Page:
On March 9, the FTC unanimously voted to block the proposed merger between the nation’s largest provider of home mortgage loan origination systems (LOS) and other key lender software tools, and its top competitor that offers the same services. In its complaint, the FTC alleged that one company owns the country’s dominant LOS platform, while the other company owns and operates the second-largest platform. In a press release announcing the administrative complaint, the FTC stated that the deal “would drive up costs, reduce innovation, and reduce lenders’ choices for tools necessary to generate and service mortgages.”
LOS are used to manage the documents and workflow required to generate mortgages. According to the FTC, each of the companies’ LOS platforms compete directly on pricing, including offering discounts and price concessions to win or keep business from one another. In addition to competing in the LOS market, the companies compete to sell other key related services, including product pricing engines, used to calculate interest rates and pricing options. The FTC also stated that the proposal to sell one of the LOS platforms to a third-party, conditioned upon the closing of the acquisition, would not address the anticompetitive concerns in the pricing engine software market and would not replace the strong head-to-head competition between the two companies in the LOS market.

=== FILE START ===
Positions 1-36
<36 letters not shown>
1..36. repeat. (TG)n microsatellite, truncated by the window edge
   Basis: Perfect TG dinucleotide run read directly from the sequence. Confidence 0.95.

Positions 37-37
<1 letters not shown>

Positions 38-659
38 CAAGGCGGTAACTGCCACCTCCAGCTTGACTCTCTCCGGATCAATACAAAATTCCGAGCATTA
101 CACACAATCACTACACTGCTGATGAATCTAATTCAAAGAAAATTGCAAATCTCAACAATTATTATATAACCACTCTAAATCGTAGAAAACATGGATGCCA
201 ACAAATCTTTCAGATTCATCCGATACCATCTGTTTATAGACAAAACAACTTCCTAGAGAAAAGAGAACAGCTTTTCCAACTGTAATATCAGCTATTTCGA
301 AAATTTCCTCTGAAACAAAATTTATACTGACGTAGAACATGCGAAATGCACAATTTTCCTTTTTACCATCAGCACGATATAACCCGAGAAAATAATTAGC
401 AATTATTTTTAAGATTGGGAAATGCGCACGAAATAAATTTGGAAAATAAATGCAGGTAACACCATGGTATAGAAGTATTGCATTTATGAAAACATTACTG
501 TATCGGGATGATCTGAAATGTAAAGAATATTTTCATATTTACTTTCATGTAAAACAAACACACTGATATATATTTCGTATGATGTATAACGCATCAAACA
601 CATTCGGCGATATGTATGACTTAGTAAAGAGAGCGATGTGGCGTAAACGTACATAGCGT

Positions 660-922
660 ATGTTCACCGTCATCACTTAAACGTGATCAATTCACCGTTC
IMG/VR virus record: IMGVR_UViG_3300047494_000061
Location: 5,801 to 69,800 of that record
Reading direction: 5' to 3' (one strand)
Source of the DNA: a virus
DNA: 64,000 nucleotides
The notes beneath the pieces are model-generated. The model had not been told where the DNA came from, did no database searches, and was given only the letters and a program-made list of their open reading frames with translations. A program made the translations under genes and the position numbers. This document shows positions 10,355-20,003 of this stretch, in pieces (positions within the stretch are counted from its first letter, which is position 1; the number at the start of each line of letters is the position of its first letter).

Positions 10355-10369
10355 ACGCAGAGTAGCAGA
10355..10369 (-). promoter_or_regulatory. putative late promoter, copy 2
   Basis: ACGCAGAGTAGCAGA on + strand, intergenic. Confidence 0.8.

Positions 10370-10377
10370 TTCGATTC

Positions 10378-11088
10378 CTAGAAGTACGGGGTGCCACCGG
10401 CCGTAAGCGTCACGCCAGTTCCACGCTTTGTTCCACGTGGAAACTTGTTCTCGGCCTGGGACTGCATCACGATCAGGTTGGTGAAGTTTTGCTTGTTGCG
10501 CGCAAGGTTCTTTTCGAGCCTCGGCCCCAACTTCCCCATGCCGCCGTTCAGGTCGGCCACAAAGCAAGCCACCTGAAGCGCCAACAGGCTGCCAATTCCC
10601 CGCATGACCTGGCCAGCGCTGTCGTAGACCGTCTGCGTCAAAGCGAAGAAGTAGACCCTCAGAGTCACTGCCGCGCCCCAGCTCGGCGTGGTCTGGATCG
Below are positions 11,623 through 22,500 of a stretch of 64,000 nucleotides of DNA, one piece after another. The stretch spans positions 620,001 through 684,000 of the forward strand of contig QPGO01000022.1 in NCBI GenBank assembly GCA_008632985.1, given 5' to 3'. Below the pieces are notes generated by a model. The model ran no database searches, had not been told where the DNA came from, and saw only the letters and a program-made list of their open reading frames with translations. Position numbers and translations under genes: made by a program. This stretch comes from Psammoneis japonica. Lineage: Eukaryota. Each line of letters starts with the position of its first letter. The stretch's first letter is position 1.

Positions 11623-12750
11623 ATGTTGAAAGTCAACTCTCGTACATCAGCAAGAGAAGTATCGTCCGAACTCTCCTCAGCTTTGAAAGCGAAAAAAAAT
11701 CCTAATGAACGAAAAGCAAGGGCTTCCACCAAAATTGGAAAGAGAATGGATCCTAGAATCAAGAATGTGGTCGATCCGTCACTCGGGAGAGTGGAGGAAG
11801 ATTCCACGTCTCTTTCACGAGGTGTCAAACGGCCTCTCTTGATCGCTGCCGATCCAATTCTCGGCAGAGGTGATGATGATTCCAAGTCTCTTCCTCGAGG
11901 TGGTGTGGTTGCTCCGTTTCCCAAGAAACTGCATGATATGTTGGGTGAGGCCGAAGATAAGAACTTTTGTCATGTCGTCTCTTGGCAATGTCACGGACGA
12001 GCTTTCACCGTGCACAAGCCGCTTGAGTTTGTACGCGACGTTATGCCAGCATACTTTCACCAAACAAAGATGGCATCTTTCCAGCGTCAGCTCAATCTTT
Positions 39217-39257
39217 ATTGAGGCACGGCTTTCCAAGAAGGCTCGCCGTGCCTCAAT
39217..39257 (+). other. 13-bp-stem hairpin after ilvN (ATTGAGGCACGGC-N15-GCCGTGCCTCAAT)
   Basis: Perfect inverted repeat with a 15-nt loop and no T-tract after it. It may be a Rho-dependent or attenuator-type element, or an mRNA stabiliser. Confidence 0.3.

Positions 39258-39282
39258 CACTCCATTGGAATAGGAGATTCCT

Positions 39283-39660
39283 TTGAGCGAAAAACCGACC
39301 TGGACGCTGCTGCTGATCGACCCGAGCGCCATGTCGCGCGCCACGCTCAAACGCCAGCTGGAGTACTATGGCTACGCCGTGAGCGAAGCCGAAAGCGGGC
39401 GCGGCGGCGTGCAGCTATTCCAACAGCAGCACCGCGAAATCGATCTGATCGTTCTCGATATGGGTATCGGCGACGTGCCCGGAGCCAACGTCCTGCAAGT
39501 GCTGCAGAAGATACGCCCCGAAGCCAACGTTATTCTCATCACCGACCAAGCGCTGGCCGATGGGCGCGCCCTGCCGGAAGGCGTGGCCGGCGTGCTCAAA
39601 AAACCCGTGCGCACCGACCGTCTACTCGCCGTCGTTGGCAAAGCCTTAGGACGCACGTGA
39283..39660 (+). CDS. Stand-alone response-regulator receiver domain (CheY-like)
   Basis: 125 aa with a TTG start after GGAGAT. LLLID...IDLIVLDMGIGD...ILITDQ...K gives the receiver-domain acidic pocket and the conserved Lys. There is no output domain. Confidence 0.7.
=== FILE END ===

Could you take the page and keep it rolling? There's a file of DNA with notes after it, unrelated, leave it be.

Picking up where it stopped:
“For many Americans, buying a home is an important investment toward building financial security. This deal would reduce competition in key areas of the mortgage process, ultimately raising costs for lenders and homebuyers,” Patty Brink, acting deputy director of the FTC’s Bureau of Competition, said in a statement shortly after the complaint was announced.
Putting It Into Practice: Although the FTC’s recent antitrust enforcement in technology and healthcare sectors drive the headlines, the FTC’s action to attempt to block this deal shows its commitment to enforcing its antitrust policies across all industries, and the financial services industry is no exception. This action is also an example of federal agency scrutiny of technology service providers to the lending industry, not just the lenders themselves (we previously blogged on federal scrutiny of third parties here and here).